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Theory and Modern Applications

pth-moment stability of stochastic functional differential equations with Markovian switching and impulsive control

Abstract

In this paper, we investigate the problem of pth-moment stability of stochastic functional differential equations with Markovian switching and impulsive control via comparison principle. Employing stochastic analysis theory and an impulsive delay differential inequality, we establish a new comparison principle for stochastic functional differential equations with Markovian switching and impulsive control. Using the comparison principle, we derive sufficient conditions for stochastic functional differential equations with Markovian switching and impulsive control by the stability of impulsive delay differential equations. An example is provided to show the effectiveness of the proposed results.

1 Introduction

The stochastic functional differential equations with Markovian switching and impulsive control provide very important mathematical modes for many real phenomena and processes in the field of biological and neural networks; see [17] and the references therein. In the recent years, pth-moment stability of stochastic functional differential equations with Markovian switching and impulsive control has attracted a considerable attention of researchers in the study of many interesting problems in neural networks, and some criteria of exponential stability for stochastic functional differential equations with Markovian switching and impulsive control have been given [37]. For example, Zhu [3], Gao [4], and Kao et al. [5] studied the pth-moment exponential stability of stochastic functional differential equations with Markovian switching and impulsive control by using Lyapunov functionals and Razumikhin technique. Wu et al. [6], discussed the pth-moment exponential stability of stochastic functional differential equations with Markovian switching and impulsive control by using a Razumikhin-type method. Li [7] obtained the pth-moment exponential stability of stochastic functional differential equations with impulsive control.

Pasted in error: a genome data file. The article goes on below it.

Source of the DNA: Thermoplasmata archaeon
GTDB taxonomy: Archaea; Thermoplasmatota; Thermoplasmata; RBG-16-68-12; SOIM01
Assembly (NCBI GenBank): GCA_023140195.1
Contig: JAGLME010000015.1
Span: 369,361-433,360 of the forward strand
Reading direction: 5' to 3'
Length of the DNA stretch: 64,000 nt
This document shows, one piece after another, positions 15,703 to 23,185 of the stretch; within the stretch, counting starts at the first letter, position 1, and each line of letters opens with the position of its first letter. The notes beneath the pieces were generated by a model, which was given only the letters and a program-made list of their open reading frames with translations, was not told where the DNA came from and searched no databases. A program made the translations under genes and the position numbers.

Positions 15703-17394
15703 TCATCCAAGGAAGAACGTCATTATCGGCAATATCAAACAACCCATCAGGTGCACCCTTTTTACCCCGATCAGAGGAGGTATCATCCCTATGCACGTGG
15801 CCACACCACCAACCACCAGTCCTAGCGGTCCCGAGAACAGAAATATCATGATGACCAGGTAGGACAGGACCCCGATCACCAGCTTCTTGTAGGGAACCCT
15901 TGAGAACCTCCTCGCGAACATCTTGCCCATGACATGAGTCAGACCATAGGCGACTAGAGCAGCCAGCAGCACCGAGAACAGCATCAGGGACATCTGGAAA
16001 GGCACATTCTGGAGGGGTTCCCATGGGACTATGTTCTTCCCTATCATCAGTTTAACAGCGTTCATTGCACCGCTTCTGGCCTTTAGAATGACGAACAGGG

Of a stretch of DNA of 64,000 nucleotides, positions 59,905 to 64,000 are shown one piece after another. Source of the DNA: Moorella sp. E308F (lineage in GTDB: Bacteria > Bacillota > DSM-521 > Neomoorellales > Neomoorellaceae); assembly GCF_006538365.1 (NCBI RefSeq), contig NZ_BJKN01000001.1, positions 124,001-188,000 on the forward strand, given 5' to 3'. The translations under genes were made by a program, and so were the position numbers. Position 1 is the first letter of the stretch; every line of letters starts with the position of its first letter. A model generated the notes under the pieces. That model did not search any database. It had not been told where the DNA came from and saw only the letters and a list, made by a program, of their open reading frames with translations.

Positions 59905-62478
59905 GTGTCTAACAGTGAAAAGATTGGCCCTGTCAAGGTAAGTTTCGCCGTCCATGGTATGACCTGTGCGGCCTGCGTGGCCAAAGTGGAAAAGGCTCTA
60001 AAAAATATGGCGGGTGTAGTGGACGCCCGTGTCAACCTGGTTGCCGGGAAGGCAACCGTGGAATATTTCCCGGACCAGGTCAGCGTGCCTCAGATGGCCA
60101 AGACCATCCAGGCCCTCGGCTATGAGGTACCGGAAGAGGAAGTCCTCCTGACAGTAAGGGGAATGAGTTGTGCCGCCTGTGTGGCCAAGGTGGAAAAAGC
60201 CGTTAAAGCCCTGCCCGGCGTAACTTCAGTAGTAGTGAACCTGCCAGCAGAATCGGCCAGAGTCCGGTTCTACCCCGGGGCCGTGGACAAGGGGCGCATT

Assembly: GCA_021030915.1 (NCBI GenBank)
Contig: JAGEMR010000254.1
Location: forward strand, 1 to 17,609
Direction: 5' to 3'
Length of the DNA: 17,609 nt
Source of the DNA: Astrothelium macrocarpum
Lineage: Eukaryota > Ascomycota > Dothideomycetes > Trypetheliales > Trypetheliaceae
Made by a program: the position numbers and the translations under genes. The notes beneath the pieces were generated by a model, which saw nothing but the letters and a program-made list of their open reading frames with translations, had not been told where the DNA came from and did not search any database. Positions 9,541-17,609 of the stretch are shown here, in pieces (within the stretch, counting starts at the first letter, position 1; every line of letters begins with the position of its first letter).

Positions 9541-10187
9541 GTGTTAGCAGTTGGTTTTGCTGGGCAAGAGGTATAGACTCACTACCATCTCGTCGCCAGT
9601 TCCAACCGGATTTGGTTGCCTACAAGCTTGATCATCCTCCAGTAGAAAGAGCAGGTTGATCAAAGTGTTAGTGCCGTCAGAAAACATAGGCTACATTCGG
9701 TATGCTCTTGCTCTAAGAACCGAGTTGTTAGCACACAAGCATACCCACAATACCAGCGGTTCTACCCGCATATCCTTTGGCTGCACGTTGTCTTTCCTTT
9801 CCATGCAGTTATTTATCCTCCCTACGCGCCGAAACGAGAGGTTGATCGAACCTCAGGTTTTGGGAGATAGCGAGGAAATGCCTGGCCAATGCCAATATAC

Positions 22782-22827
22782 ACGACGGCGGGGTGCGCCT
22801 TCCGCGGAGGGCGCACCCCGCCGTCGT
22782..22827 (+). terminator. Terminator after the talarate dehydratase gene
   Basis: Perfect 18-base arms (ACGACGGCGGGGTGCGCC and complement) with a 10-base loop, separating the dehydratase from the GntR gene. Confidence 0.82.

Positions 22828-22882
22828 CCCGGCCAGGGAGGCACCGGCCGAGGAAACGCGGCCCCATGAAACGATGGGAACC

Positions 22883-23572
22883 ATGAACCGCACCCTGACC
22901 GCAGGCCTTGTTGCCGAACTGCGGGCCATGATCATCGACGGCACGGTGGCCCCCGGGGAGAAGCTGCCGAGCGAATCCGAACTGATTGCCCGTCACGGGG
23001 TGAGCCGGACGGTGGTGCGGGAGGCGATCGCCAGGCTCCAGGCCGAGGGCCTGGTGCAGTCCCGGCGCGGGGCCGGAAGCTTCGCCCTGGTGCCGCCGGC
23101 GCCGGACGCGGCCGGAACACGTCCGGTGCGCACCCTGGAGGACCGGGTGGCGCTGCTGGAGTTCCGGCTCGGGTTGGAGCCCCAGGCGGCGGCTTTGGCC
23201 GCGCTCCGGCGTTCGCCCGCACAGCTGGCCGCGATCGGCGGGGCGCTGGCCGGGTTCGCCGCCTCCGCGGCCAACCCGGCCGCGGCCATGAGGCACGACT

Motivated by the aforementioned discussions, in the present paper, we further study the comparison principle for stochastic functional differential equations with Markovian switching and impulsive control. It is well known that the comparison principle as an important method has been successfully used in stability analysis for impulsive delay differential equations [8, 9]. In this paper, we first establish a new comparison principle for impulsive stochastic delayed reaction–diffusion equations. Then using this comparison principle, we obtained some stability criteria for stochastic functional differential equations with Markovian switching and impulsive control, such as mean square stability, mean square uniform stability, mean square asymptotical stability, and mean square exponential stability. Therefore the comparison principle proposed in the paper is convenient for the study of stability of stochastic functional differential equations with Markovian switching and impulsive control. We summarize the main contributions of the work as follows:

(1) A novel approach, i.e., a comparison principle is established for stochastic functional differential equations with Markovian switching and impulsive control and impulsive functional differential equation. Meanwhile, bases on the comparison principle, we can easily obtain the pth-moment stability of stochastic functional differential equations with Markovian switching and impulsive control.

(2) Differently from the existing results [37], which focus only on the exponential stability for stochastic functional differential equations with Markovian switching and impulsive control, in this work, we obtain some stability criteria for such systems, including the pth-moment stability, pth-moment asymptotic stability, and pth-moment exponential stability.

The rest of the paper is organized as follows. In Sect. 2, we present our mathematical model of stochastic functional differential equations with Markovian switching and impulsive control. Moreover, we give some useful notations and definitions. In Sect. 3, we establish a new comparison principle for stochastic functional differential equations with Markovian switching and impulsive control. In Sect. 4, we give some sufficient conditions for stochastic functional differential equations with Markovian switching and impulsive control by employing the comparison principle. In Sect. 5, we provide an example to illustrate the effectiveness of the obtained results.

2 Model description and preliminaries